Salt, is it really bad for you?

 
SkinnySoupingDec6_-45.jpg

Salt is a mineral that in nature, comes in the form of rock salt and is made up of 40% sodium and 50% chloride. The human body requires sodium to function. On a cellular level, chemical reactions require the exchange of sodium and potassium in order for your body to do so many functions: contraction and relaxation of your muscles, maintain water balance of your body, heart conduction signals.  

According to the 2015-2020 U.S. Dietary Guidelines for Americans, the average American should consume 2,300 milligrams (mg) of sodium per day or less as part of a healthy eating plan. Eating a balanced diet full of fresh vegetables, fruits, legumes, nuts, and lean proteins will typically allow you to fall within these recommendations of daily sodium intake. So it should not be an issue. On the other hand, if you suffer from particular medical conditions, such as high blood pressure, kidney disease, or heart disease, the recommendations vary for your average sodium intake and you should discuss with your healthcare provider about this.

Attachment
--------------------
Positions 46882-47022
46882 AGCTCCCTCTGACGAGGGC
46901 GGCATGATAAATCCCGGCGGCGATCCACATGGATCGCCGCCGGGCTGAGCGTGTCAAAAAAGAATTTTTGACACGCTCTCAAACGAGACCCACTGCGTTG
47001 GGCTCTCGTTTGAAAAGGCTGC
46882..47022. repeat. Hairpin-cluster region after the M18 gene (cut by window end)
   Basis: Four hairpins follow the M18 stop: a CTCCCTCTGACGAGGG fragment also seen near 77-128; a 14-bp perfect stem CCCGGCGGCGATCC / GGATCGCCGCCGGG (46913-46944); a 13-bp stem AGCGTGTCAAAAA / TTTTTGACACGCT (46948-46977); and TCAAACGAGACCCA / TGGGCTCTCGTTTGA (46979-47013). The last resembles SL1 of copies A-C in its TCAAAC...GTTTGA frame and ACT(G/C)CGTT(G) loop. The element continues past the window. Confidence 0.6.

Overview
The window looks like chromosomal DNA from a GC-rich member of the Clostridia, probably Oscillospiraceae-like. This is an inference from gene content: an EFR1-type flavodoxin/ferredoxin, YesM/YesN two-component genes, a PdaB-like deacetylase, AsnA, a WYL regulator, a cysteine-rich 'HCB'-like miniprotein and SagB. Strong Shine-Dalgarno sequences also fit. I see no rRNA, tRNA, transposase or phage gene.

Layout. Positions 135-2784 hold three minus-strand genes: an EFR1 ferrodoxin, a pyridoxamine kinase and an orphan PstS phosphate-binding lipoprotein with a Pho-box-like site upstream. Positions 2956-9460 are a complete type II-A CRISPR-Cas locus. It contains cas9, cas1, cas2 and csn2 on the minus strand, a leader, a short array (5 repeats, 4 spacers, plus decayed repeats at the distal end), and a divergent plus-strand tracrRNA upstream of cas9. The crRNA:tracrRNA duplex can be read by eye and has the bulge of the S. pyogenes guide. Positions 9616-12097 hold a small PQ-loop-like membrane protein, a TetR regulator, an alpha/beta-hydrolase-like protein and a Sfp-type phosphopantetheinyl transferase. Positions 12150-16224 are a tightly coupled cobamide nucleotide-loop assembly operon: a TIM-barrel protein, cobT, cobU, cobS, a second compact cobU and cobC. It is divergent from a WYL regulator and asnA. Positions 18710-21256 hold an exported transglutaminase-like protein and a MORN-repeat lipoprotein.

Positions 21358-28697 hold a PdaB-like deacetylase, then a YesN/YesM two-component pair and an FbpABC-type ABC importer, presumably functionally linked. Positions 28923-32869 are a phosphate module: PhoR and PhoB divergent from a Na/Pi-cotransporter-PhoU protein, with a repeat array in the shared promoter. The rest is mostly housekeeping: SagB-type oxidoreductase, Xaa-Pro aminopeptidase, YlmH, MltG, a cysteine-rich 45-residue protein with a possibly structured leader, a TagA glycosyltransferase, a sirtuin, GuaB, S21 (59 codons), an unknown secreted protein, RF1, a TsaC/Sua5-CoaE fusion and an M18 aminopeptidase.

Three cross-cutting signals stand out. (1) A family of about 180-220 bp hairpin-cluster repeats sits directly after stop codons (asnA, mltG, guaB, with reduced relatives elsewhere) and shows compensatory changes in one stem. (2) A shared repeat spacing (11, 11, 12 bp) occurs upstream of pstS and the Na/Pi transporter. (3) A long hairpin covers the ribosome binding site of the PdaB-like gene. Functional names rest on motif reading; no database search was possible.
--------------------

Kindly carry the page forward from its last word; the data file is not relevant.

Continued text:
Salt is problematic when consumed in excess quantities. Unfortunately, in today’s society, so many foods are packed with sodium, even ones you many not even think to consider! For example, canned soups, salad dressing, processed breads, canned tomato products, deli meat, crackers and potato chips. Importantly, the ingredient list of the nutrition label is also important to check out as this is where sodium is listen in hidden forms, such as sodium nitrate, sodium nitrite, disodium phosphate, monosodium glutamate (or MSG), baking powder, etc.  

In summary. Salt is not bad for you. Salt contains an essential mineral for your body known as sodium. Only when you consume more salt in your diet than is recommended will salt be problematic to your health.

I hope this information is helpful! If you are looking for additional info., feel free to check out the links below.

Stay healthy,

Amanda Velazquez, MD

Diplomate of American Board of Obesity Medicine

Internal Medicine Board Certified



References:

https://www.cdc.gov/salt/pdfs/sodium_dietary_guidelines.pdf

https://www.hsph.harvard.edu/nutritionsource/salt-and-sodium/

https://www.niddk.nih.gov/health-information/urologic-diseases/kidney-stones/eating-diet-nutrition




 
Amanda Velazquez, MDComment